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I am a new employee and I was wondering if someone can help me understand what this defined contribution retirement plan means for me.

My org says after 1 year of service with 1000 hours and being 21 I can participate in the defined contribution retirement plan. The contribution schedule at first is:

  • 0-5 years of vesting service = 3.5%
  • 6-10 years of vesting = 4.5
  • 11+ = 6%

Then for the 403b retirement it says after 2 years of employment 500 hours and age 21 I am eligible for that. It says 50% of the first 3% employee contribution (1.5%). I'm 100% vested after 2 years 500 hours.

What is the defined contribution? I currently am funding my retirement Roth 403b and contributing 15%.

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    You might want to be slightly more verbose. I assume your last paragraph means you're funding a Roth IRA ? – xyious Jun 14 '18 at 19:35
  • Shouldn't evaluating and understanding the compensation you'll receive come before you accept the job? – DJohnM Jun 16 '18 at 3:36
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A defined contribution plan is simply an employee-sponsored retirement plan where you and/or your employer can specify the contribution amount, and the benefit (what you get when you retire) is not defined (i.e., it's based on market returns and whatever you want to take out). A 401(k) and a 403(b) are kinds of defined contribution plans.

This is as opposed to a defined benefit plan, such as a pension, where you are given a particular benefit (such as, "$500 a month for life once you turn 65").

In your case, it's possible that your employer has two different options for a defined contribution plan. One that the employer self-funds, and one that the employer matches your contributions. That's uncommon, but particularly in companies with very many young employees is not that rare; in fact, my company has a contribution plan where it contributes the entire amount and doesn't require us to contribute anything (but we still can, just with no match).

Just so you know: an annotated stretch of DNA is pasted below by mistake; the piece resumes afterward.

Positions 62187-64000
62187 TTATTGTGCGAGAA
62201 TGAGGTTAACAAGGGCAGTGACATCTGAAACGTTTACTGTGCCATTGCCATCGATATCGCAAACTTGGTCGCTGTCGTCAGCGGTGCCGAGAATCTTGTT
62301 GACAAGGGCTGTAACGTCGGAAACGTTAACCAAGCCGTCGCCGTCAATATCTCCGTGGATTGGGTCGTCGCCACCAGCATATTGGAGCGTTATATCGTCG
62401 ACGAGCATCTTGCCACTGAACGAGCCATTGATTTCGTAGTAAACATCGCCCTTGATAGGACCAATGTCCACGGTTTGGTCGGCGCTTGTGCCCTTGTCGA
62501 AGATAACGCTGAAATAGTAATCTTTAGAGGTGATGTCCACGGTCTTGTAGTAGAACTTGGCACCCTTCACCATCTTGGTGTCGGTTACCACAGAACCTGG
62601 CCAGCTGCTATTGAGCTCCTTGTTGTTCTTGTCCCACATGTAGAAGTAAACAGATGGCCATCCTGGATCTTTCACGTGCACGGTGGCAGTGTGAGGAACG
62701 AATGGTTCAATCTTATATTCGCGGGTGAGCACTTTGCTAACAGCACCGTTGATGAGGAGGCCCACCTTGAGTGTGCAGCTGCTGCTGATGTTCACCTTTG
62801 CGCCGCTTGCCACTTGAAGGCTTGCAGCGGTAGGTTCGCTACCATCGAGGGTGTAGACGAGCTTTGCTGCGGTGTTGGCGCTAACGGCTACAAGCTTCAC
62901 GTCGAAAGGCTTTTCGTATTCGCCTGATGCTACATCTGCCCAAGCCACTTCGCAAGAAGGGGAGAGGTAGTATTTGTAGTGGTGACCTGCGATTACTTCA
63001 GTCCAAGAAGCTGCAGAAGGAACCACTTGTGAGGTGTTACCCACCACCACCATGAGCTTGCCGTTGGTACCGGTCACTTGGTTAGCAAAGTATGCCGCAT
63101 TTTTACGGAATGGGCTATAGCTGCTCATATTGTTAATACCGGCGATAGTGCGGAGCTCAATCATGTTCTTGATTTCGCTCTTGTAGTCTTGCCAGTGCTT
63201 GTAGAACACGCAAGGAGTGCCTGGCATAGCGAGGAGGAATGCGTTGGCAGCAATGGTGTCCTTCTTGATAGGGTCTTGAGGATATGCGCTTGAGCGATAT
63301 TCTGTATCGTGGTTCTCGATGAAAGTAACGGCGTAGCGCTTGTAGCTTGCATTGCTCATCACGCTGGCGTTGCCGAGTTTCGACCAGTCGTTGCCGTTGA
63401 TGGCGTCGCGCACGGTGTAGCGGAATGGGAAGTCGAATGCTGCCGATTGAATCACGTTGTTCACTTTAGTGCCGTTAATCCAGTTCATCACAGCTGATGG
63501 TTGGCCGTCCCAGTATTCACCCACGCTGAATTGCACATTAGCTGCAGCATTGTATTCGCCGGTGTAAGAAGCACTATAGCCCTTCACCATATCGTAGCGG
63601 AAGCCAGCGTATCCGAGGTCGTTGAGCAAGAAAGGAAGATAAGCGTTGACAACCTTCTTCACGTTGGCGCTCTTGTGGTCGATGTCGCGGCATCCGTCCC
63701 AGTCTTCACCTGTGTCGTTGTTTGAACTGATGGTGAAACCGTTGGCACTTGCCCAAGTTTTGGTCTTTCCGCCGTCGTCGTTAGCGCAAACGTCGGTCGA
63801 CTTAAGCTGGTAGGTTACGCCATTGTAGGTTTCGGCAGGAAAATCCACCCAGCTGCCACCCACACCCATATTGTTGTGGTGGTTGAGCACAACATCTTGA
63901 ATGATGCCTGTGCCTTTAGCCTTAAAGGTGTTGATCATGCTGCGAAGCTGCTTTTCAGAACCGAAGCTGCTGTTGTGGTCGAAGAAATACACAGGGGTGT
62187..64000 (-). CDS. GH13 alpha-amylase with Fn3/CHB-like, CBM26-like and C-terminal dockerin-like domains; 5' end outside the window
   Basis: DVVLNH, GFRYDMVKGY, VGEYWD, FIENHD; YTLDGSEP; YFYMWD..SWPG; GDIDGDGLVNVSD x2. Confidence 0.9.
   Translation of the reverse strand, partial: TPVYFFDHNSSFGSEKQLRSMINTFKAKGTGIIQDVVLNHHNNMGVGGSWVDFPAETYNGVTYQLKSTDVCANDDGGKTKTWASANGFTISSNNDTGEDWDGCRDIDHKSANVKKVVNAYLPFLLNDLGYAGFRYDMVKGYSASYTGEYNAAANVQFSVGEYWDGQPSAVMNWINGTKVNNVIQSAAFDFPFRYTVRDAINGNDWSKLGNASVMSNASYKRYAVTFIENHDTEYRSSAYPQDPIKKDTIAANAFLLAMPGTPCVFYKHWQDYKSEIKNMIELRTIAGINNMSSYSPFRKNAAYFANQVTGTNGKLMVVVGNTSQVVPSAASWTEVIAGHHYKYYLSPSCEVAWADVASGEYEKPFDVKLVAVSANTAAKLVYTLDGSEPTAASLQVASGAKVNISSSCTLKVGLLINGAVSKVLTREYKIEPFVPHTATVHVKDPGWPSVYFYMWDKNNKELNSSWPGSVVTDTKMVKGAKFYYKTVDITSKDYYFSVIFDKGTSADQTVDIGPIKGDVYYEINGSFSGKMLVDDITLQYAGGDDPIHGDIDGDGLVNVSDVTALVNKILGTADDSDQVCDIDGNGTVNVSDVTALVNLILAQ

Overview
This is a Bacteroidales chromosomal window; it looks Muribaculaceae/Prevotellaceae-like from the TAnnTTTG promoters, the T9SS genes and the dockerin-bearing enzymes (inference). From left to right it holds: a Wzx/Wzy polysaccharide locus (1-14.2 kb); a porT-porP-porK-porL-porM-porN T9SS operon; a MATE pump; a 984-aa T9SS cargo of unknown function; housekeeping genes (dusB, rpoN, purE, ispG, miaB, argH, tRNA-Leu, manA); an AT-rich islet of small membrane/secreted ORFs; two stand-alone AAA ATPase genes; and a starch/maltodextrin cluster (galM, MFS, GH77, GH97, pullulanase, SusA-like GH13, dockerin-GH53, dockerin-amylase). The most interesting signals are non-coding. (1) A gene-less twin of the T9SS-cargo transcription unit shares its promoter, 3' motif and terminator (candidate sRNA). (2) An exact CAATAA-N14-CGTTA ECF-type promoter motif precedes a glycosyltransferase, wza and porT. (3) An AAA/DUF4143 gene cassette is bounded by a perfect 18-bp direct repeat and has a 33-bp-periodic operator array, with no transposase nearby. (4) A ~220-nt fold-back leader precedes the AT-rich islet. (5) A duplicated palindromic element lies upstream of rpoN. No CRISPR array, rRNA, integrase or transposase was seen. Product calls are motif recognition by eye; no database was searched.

So it sounds like you get 3.5% of your salary until you're with the company 5 years put into a 403(b) type plan, then higher amounts after that, plus whatever you contribute matched up to 3% (so 1.5%). So if you fully participated and contributed 3%, you'd get an additional 5% for years 3-5, an additional 6% for years 6-10, and an additional 7.5% from years 11+.

  • So if I am getting this right. Say I am annually contributing 15% to my plan. Year 1: will be: just my 15%. Year 2 will be 18.5%, year 3 will be 20%? year 7: 21% I am getting these numbers by adding the them to the 15%? – MountaindewKing Jun 14 '18 at 21:16
  • I think year 1 will be 16.5%, year 2-5 will be 20%, year 6-10 will be 21%, and year 11+ will be 22.5%. You're getting the 1.5% the whole time; vested in that sense means that you'd have to stay employed for the 2 year period to keep that 1.5% after you leave. So as long as you stay 2+ years/500+ hours/whatever the rules are, you get that 1.5% the whole time. – Joe Jun 14 '18 at 21:33
  • "My org says after 1 year of service with 1000 hours and being 21 I can participate in the defined contribution retirement plan." But since I don't have 1 year of service yet I only get the 15% that I am contributing since right now I have not been there a year? Correct? – MountaindewKing Jun 14 '18 at 21:57
  • Oh, I may have misread the other part. You may have it right. – Joe Jun 14 '18 at 21:58
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Contribution is what you're putting into your 401(k) from your paycheck. You spend 3% of every paycheck and your company pays an additional 50% of that into your 401(k)

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